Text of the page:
The recent sentencing of an evangelical Mennonite Pastor and five believers has drawn protest from human rights groups and the Christian community
The recent sentencing of an evangelical Mennonite Pastor and five believers has drawn protest from human rights groups and the Christian community. The Rev. Nguyen Hong Quang, the secretary general of the Mennonite Church and an active member of the Vietnamese Evangelical Fellowship, was sentenced to three years in prison for “inciting people to obstruct officials from carrying out their duties” after a half-day trial at the Ho Chi Minh City’s People’s Court on Nov. 12.
“[We] strongly condemn the unfair prison sentence handed down on several members of the banned Vietnamese Evangelical Mennonite Church simply for the peaceful exercise of their religious beliefs,” said the Paris-based Vietnam Committee on Human Rights (VCHR) in a statement released shortly after the sentencing.
Nguyen, 45, was arrested on June 8 as he was supervising boy scouts on his property on the outskirts of Ho Chi Minh City. Though the Mennonite Church is considered illegal by the Vietnamese government, judicial authorities said that he was not arrested for religious reasons, but because he was “inciting people to obstruct officials from carryout out their duties.”
According to VCHR, Nguyen had held a sit-in in December 2003 at a Police station in Ho Chi Minh City along with other church leaders to protest the detention of 19 Christians for distributing religious pamphlets at the SEA Games in Ho Chi Minh City.
Nguyen also called attention to the illegal detention and abuse of the three evangelists, that were being held without formal charges more than three months after their arrest. On June 25, he released a substantial report addressed to Mennonite bodies and other churches both in the country and internationally. The report charged that public security officers of Ho Chi Minh City District 2 violated at least four sections of the criminal code on “temporary imprisonment.”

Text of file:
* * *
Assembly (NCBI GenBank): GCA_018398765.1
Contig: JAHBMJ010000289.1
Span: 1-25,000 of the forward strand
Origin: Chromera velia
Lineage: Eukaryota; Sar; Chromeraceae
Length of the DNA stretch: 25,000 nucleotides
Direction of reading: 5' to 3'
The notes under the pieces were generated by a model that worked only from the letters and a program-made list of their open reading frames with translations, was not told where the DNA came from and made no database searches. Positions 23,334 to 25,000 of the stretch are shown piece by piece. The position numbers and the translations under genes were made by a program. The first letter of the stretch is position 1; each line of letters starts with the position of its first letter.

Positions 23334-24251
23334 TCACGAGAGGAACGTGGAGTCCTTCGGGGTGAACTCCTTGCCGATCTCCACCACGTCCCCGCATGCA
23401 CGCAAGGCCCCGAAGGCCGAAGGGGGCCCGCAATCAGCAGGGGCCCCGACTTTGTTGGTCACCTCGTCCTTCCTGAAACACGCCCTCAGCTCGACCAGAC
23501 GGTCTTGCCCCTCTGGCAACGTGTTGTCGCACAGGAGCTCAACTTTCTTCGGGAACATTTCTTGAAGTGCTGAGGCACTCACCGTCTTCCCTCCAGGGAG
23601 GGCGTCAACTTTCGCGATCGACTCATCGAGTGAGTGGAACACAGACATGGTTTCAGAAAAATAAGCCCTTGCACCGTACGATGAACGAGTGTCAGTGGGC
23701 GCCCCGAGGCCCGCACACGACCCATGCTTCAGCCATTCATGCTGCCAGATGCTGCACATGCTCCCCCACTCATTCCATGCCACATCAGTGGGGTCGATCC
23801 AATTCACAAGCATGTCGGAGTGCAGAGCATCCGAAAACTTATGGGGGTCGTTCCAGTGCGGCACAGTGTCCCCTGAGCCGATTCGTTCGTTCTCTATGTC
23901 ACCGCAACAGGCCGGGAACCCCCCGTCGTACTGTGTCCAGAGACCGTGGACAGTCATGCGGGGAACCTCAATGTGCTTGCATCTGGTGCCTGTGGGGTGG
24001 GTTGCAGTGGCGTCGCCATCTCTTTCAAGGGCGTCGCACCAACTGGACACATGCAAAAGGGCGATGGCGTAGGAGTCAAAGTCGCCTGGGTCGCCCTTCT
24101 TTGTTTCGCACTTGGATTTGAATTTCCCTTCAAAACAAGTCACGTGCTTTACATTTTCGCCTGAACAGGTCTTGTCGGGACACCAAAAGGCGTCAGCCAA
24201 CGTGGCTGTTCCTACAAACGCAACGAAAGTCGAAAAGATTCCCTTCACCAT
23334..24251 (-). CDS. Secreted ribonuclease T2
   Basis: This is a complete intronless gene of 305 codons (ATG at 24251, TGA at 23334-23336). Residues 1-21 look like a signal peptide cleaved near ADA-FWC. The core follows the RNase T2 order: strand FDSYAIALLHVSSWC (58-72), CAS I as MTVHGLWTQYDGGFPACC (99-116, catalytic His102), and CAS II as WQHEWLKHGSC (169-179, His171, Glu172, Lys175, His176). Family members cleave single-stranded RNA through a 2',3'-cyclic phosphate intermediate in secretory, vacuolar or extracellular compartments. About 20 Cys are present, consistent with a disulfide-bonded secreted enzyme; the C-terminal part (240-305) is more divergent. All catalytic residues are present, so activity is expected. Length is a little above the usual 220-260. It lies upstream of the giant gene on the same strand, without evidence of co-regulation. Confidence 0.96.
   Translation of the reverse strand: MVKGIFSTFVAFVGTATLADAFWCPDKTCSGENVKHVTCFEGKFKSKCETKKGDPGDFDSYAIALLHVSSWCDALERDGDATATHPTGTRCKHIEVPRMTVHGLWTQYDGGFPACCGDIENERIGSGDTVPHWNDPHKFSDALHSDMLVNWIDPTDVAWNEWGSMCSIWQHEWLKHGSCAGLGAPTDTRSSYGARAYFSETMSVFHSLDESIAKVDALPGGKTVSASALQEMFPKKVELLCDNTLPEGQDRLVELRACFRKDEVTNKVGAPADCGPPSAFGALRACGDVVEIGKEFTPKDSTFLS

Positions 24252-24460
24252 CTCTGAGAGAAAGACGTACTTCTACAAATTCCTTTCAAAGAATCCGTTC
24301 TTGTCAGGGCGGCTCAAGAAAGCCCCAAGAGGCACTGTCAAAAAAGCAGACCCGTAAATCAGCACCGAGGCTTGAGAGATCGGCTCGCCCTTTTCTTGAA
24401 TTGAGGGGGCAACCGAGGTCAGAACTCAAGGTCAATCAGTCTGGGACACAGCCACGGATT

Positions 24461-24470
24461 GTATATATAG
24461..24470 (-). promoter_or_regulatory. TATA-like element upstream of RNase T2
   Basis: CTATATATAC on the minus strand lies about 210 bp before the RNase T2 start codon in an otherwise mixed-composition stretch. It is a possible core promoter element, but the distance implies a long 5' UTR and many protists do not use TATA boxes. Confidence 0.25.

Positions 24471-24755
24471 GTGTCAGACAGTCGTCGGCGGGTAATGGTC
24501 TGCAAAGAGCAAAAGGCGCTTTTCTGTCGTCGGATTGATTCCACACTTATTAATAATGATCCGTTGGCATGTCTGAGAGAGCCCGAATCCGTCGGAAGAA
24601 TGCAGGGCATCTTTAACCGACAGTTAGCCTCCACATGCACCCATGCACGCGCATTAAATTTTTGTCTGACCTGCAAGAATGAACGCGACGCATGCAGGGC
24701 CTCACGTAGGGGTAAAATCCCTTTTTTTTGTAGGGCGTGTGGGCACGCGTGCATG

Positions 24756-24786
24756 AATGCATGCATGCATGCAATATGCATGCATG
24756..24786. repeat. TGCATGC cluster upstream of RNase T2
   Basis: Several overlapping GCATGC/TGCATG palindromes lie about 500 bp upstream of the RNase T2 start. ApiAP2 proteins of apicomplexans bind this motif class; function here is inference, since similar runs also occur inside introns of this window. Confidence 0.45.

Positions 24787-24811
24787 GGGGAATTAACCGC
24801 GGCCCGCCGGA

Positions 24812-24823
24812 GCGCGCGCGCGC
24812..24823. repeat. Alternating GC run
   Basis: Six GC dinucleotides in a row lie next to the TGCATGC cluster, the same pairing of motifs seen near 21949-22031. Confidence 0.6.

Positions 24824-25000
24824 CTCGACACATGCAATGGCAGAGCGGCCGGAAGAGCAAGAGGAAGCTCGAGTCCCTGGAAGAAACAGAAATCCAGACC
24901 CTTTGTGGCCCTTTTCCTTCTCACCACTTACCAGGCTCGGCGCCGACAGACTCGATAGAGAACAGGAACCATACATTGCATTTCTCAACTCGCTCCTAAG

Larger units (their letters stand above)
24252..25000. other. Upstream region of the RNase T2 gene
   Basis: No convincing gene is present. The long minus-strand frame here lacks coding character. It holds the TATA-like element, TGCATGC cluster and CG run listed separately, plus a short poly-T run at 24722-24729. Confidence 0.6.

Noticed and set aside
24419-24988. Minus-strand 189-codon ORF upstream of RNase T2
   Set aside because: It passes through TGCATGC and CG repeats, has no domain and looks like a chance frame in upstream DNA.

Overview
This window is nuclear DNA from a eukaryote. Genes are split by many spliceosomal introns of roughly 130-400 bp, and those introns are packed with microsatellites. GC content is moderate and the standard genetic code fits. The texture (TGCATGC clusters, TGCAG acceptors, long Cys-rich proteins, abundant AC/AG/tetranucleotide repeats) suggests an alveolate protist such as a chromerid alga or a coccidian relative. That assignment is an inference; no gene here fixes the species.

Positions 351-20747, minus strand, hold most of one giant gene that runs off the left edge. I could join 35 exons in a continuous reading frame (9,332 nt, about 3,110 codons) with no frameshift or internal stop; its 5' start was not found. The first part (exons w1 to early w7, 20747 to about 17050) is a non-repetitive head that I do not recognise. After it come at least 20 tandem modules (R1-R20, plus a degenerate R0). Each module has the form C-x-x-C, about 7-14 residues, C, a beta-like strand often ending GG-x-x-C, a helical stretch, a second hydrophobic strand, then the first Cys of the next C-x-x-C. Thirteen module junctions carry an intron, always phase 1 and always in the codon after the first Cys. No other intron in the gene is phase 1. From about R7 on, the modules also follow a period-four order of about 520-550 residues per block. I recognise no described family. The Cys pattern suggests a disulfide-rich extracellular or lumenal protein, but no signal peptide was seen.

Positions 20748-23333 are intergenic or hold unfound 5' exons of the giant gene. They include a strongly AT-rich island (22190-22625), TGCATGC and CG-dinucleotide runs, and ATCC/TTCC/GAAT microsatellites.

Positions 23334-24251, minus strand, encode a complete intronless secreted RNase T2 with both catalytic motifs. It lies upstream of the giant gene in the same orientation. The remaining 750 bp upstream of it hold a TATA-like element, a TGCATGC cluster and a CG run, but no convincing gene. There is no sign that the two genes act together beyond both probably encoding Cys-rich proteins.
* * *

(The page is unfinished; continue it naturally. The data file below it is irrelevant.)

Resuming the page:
At the four-hour trial at the Ho Chi Minh City People’s Court, Nguyen was sentenced to three years imprisonment and his co-workers—Pham Ngoc Thach, Nguyen Van Phuong, Le Thi Hong Lien, Ngyuen Thanh Nhan, and Hieu Nghia—were given sentences ranging from 9 months to 2 years.
“It is extremely disturbing to see how the Hanoi regime, which prides itself on conducting human rights dialogues with the United States, the European Union and other democratic nations, continues to repress Vietnam’s peaceful religious communities in flagrant violations of its own Constitution and laws”, declared Vo Van Ai, President of VCHR.
“Just one month ago, at the Fifth ASEM Summit in Hanoi, our Committee submitted a list of 23 prisoners of conscience to the EU, and we were happy to learn that the EU Presidency took up our concerns and privately urged Hanoi to release a number of detained dissidents,” Vo added. “Today, it is clear that Hanoi totally disregards the friendly appeals made by its Western partners, and worse still, tramples upon the constitutional rights of its own citizens”.
The trial came just two days after the publication of the UK Foreign & Commonwealth Office’s Annual Human Rights Report, which expressed “particular concern about the plight of non-recognized Buddhist and Protestant groups” in Vietnam.
The UK FCO’s report follows several other strong protests from the international community about Vietnam’s violations of religious freedom.
Currently Vietnam is ranked No. 4 on Open Doors’ World Watch List of countries where persecution is the worst, and is also listed as a “country of particular concern” by the U.S. State Department’s in their annual International Religious Freedom Report, recently released on Sept. 15.